Why You Should Get Divorced At Least Once

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Do you have trouble with intimacy? Are you angry all the time? Does the thought of holding hands disgust you? Get divorced.

Everyone else seems to be doing it. I did, and it was the best decision I've ever made. It led me to this conclusion: everyone should get divorced at least once.

Now, hold on, you naysayers. No, I’m not bitter about my divorce. No, I’m not discounting the sanctity of marriage or the work a couple puts in to make something work. Nor am I saying to stop trying to figure out your problems.

I am saying that going through a divorce forces you to look at life and relationships from a new perspective — one that’s more refined and focused on your needs.

Only through getting a divorce did I learn what I wanted and what I needed. Most importantly, what I wouldn't put up with in the future.

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Of course, I didn’t go into marriage expecting to get divorced. I’ll be honest and tell you that I considered it an option in case I needed to get out. Maybe we were doomed from the start; who knows?

But our marriage did start on a good note. We met in college (while I was on a date, no less) and had tons in common. We could stay up for hours chatting at night. It was no secret that we would get married.

Once we did, that’s when things began to change. My once-confident, engaging, motivated boyfriend turned into a sluggish, apathetic, unemployed husband.

Then came the emotional abuse, infidelity, and thinly veiled controlling behavior. I thought I had my life figured out with the person I was supposed to be with. Little did I know that my first marriage would shatter that shiny image.

I knew the end was coming nearly a year in advance. Several ultimatums (get a job by October or I’m out, see a therapist or I’m out, engage in marriage counseling or I’m out), and a few excruciating months of couples’ counseling later, we were still stuck in the middle of a nightmare. So I ended it.

It was a painful and drawn-out divorce, cost way more than I wanted, and took much longer than I expected.

But through the process, I learned that I had to dissociate myself from the torture I was going through, which made it easy for me to see my ex through an unbiased lens.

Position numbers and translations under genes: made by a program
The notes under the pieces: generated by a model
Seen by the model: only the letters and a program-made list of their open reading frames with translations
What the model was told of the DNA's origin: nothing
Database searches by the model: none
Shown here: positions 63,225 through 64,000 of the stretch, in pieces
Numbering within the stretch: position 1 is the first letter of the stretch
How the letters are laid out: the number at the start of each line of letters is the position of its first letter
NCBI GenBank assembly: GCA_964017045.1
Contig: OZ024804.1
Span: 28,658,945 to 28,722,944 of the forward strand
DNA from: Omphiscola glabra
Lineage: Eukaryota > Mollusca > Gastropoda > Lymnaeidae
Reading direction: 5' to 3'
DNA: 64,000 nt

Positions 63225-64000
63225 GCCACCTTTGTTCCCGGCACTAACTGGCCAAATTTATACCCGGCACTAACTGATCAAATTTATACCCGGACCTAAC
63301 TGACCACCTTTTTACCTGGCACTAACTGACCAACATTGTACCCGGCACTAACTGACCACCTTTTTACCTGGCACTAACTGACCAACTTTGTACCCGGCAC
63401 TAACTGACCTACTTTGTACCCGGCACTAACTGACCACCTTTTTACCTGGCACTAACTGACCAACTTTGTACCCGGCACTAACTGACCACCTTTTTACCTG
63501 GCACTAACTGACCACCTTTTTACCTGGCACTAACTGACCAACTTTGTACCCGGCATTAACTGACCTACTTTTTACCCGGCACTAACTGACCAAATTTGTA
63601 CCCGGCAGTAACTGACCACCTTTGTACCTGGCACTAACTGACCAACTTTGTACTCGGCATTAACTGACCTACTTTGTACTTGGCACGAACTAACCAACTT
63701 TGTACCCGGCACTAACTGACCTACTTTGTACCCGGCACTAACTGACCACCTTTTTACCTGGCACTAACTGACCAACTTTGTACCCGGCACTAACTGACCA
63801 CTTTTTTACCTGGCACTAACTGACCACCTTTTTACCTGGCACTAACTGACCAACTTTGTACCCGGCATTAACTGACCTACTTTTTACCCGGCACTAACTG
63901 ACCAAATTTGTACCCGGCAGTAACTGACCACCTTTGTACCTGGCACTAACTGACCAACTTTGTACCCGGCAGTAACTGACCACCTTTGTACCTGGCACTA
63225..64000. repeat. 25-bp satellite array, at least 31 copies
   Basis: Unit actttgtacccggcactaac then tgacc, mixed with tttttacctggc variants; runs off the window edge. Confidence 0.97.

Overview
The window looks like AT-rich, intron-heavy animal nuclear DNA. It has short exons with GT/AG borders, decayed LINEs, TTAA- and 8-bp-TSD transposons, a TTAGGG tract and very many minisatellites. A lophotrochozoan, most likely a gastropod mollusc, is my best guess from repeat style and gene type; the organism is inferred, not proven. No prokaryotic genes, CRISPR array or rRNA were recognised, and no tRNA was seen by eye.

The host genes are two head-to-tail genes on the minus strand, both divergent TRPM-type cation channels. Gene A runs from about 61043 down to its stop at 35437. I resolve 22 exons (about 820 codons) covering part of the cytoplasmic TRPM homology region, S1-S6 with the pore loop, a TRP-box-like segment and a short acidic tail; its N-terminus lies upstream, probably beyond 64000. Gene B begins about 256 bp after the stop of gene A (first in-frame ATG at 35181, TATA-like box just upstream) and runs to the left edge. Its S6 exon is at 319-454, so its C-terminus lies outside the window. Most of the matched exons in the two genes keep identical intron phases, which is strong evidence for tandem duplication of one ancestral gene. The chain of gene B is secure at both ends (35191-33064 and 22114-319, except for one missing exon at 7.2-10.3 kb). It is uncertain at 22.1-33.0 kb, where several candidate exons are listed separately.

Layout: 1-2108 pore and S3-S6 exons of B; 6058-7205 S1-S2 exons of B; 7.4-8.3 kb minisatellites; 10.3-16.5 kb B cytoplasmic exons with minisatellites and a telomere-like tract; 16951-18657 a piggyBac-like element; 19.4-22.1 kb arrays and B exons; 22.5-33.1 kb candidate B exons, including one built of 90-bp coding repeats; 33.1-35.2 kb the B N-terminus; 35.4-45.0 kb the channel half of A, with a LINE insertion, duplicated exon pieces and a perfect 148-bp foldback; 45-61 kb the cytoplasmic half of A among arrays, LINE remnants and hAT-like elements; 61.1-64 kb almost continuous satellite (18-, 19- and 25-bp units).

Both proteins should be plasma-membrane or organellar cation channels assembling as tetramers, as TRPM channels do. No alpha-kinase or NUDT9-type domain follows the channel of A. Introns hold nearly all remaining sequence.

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The cracks in his persona that I blocked out with love became more evident, and I ended up questioning myself. Why would I ever have been involved with someone like that? I was better than that!

If any of my friends were in the same position, I would put them through the wringer! It was a complete cliché coming of age, finding yourself-type of revelation.

Until you go through that pain, angst, and suffering, you learn how little you know about the many faces a relationship can have. You just plain haven’t experienced it.

Sure, you know the good times and how to put your love for each other first. You don't see the completely different person someone can become at the drop of a hat. You can’t pull yourself out of the relationship long enough to see who that person was, to begin with.

I don’t regret getting a divorce. But I also don’t regret going through that marriage. I learned that I didn't need to take a backseat to my husband’s whims. It showed me that marriage needs to be a true partnership, not just the illusion of one.

It clued me into warning signs in relationships that I could now spot a mile away. One later boyfriend refused to go out in public with me. Nope, gone. Another insisted on accompanying me everywhere I went. Goodbye! And yet another became furious when I wouldn’t come to see him immediately every time he asked. No thanks.

Through the glory of a failed marriage and messy divorce, I learned exactly what I needed to be happy. Not just for a great relationship to work, but for myself. And that is knowledge I prize more than anything else in the world.

I am remarried now, and I adore my husband. We talk things through, move forward, and love each other unconditionally. My past informs most of my decisions, making us a stronger couple.

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Jennifer Billock is an award-winning writer and best-selling author covering mental health issues that relate to families at every stage. She's been published in The New York Times, Smithsonian, Wired, and National Geographic Traveler.